PLANNAR: Co-Visioning with AR
Plannar is a mobile AR approach to cultivating a generative urbanism, specifically mobilizing long-term residents of Chinatown, Los Angeles to participate in the visioning of their neighborhood through the placement and “hearting” of literal and symbolic virtual objects around the neighborhood.
This project arises from my discontent with community engagement strategies typically used in master planning, where conventional visioning methods entail brief workshops with only a few residents and use their participation as a proxy for consensus. In contrast, Plannar facilitates the generation of many site-and time-specific visions for the future, asserting bottom-up model of urban planning. Rather than ask residents to show up at a workshop, Plannar leverages what residents are already doing--walking around and using social media. In so doing, I propose that virtual space is new territory for meaningful public participation.
The platform’s playful and resonant AR object language expresses cultural values and preferences through the use of emoji’s, symbolic objects, or ‘literal’ virtual objects. Residents collectively create and evaluate and a shared set of neighborhood visions through weekly “Play Walks.”
During a week of generative urban play, residents can:
- View objects from multiple perspectives (not just literal vantage points, but others’ perspectives)
- Live with the objects over time and notice their simulated changes in context (i.e. a tree that grows or shifts with season)
- Learn the cultural significance of objects requested by different groups in the community
- Form new social connections, whether creating relationships with strangers over a shared idea, concern, or simply being silly and imagining these futures with others in them
- Be informed of the visioning discussion by reviewing weekly recaps, going back in time to see top highlights like most placed objects, most “liked” visions, resident feedback or requests for objects
There’s a difference in the set of actions that residents, visitors and commuters can perform on the platform. While anyone can view visioning activity on a map and in the different locations in the neighborhood, only residents are allowed to “heart” or “dislike” visions, giving them power to have final say in what objects are featured in the next round of “Play Walks.” This feature prevents passive participation or astroturfing and enables ideologies and preferences of long-term residents to be integrated in the system before those of newer residents’, thereby slowing down the ways in which technology colonizes the urban environment.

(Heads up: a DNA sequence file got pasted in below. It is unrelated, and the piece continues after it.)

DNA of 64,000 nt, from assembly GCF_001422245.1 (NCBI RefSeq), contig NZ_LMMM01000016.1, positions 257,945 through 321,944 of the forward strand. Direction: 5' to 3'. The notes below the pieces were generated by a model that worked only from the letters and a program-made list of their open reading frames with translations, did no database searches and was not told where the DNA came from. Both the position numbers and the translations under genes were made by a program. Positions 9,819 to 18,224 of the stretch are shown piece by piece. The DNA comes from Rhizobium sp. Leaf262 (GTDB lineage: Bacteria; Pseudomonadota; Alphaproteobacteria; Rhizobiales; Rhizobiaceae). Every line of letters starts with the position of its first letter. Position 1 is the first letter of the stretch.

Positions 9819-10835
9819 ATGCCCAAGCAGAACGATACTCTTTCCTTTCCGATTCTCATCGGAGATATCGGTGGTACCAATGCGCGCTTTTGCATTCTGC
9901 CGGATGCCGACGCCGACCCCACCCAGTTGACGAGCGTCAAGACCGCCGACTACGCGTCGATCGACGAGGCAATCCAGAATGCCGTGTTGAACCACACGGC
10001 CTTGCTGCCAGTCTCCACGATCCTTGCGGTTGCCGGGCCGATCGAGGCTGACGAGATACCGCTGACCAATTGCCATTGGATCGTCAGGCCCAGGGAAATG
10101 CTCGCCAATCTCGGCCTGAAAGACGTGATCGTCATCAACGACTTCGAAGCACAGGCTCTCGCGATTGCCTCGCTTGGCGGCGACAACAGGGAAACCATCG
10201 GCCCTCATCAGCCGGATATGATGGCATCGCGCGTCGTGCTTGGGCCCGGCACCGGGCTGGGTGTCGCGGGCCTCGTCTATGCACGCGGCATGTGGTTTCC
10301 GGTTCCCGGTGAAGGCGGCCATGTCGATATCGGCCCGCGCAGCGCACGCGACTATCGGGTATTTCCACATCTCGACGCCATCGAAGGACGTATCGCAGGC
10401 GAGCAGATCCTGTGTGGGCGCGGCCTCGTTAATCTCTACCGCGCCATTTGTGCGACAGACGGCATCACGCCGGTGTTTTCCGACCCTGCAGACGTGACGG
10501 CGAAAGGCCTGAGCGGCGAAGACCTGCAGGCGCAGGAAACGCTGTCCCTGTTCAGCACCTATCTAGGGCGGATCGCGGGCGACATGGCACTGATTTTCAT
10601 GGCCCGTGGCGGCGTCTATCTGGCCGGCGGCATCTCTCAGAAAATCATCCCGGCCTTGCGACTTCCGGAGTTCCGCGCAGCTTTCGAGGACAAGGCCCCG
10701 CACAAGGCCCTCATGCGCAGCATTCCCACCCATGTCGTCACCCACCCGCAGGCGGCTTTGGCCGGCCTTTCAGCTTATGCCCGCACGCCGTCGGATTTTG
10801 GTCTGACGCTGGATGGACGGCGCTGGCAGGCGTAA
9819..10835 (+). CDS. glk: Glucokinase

With greater adherence of AR as a common language among residents coupled with greater technological progress in the AR cloud and spatial mapping, Plannar proposes that these objects-as-preferred-visions be used as data points to inform urban development policy recommendations, creating counter blueprints to today’s mixed use development trends and foreground the local imagination and ways of knowing.
ARTCENTER GRAD SHOW
@Pasadena Convention Center
^ Magical moment
COMMUNITY DEPLOYMENT SUMMER 2019
Having joined Chinatown Sustainability Dialogue Group’s Community Outreach team, we will be using PLANNAR along with other workshops to gather community input on an alternative community plan. PLANNAR’s UX will be adapted to indoor constraints that are common at these outreach community meetings.
5/08/19 - Chinatown Community for Equitable Development
An AR version of virtual pins representing items in the community plan drafted by Chinatown Sustainability Dialogue Group was used as an ice breaker activity to engage members of CCED in a short 10-minute visioning activity during their bi-weekly meeting.
I facilitated this short activity and asked members to for the first five minutes, talk amongst their group and pin down at least 5 items in certain parts of the Chinatown map, and ultimately photograph their creations. I made sure to design an activity where everyone was engaged--while one person pinned and photographed, the rest looked and pointed on the map where to place it. During this activity, I walked to each group and demonstrated how to place the pins, while also playing a looping video tutorial of how to use the app on the powerpoint slide.
Maps created by the two groups
For the second part of the activity, I asked them to put ‘ipads down’ and write on post-it notes elements they thought were missing and place the post-it notes in the allotted “Additional” area adjacent to the map. I asked them to hold on to the post-it’s during the remainder of our presentation in case they thought of something else. Later on in the presentation, we asked them to report back on what they pinned and wrote down.
The additional post-it notes will be turned into icons that will be added to the growing pin inventory and brought to the next outreach meeting.